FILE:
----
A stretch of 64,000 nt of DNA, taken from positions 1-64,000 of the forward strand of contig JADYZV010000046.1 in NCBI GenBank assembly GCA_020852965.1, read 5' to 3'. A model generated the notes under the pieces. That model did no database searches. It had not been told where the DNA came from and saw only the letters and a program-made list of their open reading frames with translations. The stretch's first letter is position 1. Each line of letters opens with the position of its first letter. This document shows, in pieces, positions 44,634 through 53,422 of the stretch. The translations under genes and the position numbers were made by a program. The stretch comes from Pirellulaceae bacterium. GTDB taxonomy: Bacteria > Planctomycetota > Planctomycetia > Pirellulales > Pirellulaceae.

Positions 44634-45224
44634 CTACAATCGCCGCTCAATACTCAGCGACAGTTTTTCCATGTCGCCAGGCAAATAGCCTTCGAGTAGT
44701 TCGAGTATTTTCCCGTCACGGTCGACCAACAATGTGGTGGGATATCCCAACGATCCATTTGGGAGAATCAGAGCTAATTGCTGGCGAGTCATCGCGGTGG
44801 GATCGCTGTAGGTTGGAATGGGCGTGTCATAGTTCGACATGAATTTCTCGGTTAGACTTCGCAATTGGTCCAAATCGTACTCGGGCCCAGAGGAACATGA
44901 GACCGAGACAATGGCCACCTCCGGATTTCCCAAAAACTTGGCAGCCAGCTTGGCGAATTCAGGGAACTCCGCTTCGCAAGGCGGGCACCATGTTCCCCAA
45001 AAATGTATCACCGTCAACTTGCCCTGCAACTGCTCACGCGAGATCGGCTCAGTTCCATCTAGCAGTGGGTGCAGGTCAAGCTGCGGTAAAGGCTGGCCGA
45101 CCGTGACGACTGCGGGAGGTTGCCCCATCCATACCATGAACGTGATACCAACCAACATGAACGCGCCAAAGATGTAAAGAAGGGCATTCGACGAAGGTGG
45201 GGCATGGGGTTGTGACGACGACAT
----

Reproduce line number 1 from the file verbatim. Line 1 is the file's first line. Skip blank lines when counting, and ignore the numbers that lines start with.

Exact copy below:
A stretch of 64,000 nt of DNA, taken from positions 1-64,000 of the forward strand of contig JADYZV010000046.1 in NCBI GenBank assembly GCA_020852965.1, read 5' to 3'. A model generated the notes under the pieces. That model did no database searches. It had not been told where the DNA came from and saw only the letters and a program-made list of their open reading frames with translations. The stretch's first letter is position 1. Each line of letters opens with the position of its first letter. This document shows, in pieces, positions 44,634 through 53,422 of the stretch. The translations under genes and the position numbers were made by a program. The stretch comes from Pirellulaceae bacterium. GTDB taxonomy: Bacteria > Planctomycetota > Planctomycetia > Pirellulales > Pirellulaceae.